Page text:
"I started swinging the bat a little better, got a few pitches I could handle, found some holes," Crawford said. "I just hope I can continue to swing the bat like that."
And on defense, well, just ask Garza what he thought of the catch the Rays' left fielder made with one out in the seventh.
"Ridiculous. I even told him that's disgusting what he did," Garza said. "You really can't put it into words, you're just so appreciative."
The Rays were protecting a 3-1 lead when Garrett Atkins smoked a deep drive to left field that Crawford backhanded diving toward the wall. Luke Scott would easily have scored from first on the play, and it would have been a far different game.
"For me, the play of the game was Crawford making that catch," Orioles manager Dave Trembley said. "You would think sooner or later we would get one of those to fall in. He had a heck of a game and made the real good catch of the game."
Crawford said he simply tries to catch every ball he can get to.
"I'm just trying to help the pitchers out," Crawford said. "I mean, I wasn't sure [if he could make the catch]. I can't say I was going to get to it.
"I knew I had a good bead on it. I just had a good angle on it. I just jumped at the last second and was able to pull it in. I didn't think I had it all the way, but I thought I had a good chance to get it."
Crawford's all-around game begged the question, what did he like best from his performance Monday night?
"I like my defense, but I love my home runs, too," Crawford said. "Anybody who says they like anything better than a home run is lying."
Meanwhile, Garza picked up where he left off after his first start by earning his second win of the season, again at the Orioles' expense. Garza allowed one run on six hits while walking three and striking out five in eight innings. He threw just 103 pitches and probably could have finished the game, except Rays manager Joe Maddon wanted to get closer Rafael Soriano action, and Soriano delivered a scoreless ninth to finish the game.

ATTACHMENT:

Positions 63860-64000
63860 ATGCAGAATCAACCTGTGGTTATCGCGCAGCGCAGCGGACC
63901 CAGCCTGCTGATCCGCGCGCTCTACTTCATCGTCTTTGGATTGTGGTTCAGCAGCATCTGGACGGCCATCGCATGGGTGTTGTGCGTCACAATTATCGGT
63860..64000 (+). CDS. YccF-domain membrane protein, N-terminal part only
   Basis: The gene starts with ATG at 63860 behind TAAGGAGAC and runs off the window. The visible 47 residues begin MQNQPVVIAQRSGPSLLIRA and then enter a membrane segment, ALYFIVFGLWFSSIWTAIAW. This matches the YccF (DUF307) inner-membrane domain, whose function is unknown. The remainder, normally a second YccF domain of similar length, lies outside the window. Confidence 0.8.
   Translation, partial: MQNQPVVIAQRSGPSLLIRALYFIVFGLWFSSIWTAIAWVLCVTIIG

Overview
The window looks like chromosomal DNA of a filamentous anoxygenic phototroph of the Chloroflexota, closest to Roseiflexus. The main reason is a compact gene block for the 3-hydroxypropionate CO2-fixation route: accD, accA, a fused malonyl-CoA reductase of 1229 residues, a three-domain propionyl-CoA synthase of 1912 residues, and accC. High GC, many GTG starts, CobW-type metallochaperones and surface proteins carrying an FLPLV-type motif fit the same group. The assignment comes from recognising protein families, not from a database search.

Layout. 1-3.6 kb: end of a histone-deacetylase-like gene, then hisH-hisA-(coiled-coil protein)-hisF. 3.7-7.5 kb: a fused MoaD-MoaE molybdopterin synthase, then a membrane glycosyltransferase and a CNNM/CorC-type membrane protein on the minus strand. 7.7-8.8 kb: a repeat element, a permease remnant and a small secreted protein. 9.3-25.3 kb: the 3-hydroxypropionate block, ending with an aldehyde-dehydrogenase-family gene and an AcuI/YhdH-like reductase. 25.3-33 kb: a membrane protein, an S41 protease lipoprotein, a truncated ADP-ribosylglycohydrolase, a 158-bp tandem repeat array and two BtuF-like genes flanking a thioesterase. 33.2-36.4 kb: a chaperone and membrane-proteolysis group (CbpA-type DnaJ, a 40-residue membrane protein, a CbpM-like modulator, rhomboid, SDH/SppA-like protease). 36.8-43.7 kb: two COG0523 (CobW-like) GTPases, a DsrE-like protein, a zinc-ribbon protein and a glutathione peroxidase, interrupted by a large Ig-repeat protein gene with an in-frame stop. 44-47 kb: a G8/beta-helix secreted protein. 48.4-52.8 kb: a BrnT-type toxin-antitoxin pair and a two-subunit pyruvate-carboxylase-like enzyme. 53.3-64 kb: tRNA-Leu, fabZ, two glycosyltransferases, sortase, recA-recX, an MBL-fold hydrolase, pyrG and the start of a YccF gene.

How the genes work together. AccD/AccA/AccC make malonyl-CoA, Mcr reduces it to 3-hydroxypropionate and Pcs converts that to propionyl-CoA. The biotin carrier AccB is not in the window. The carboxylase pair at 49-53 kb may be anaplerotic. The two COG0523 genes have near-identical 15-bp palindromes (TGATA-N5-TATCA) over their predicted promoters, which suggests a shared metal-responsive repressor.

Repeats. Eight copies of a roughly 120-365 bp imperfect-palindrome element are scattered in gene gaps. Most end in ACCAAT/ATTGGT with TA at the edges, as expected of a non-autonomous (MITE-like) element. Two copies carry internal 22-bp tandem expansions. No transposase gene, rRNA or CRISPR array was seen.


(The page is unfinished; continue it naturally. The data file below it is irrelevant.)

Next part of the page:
Garza is now 8-1 with a 2.48 ERA in 10 career starts against the Orioles.
"I think if you ask any hitter, he's one of the best pitchers in the league," Ty Wigginton said. "He's got a lot of movement, he throws hard and he's got good off-speed stuff."
Garza allowed a home run to Felix Pie, the first batter he faced Monday night, but settled in after that.
"Garza is a power pitcher and comes out right from the first inning, every pitch is power stuff," Trembley said. "He pitches inside, has real good life and he has shown himself to be one of the better pitchers in the league."
Compliments aside, Garza proved to be his harshest critic Monday night as he made his sentiments clear: Walks are the enemy.
"Too many walks, five in two games, that's ridiculous," Garza said. "[Not walking guys is] something I worked on and took pride in during Spring Training. And I'm not doing it. I'm walking guys instead of making them compete.
"The way our defense played tonight, I've got to make these guys put the ball into play instead of giving them free bases. I'm fine with giving up the solo [home run], but if a guy's on that's a two-run shot, and the guy didn't even [deserve] to be on."
The Rays entered the season hoping to improve on last season's dismal 32-49 road record, so kicking off a 10-game, 11-day road trip with a check in the win column was a nice way to begin their 81-game road slate.
"It's good," Rays manager Joe Maddon said. "We need to be a much better road team, period. There's no way around that."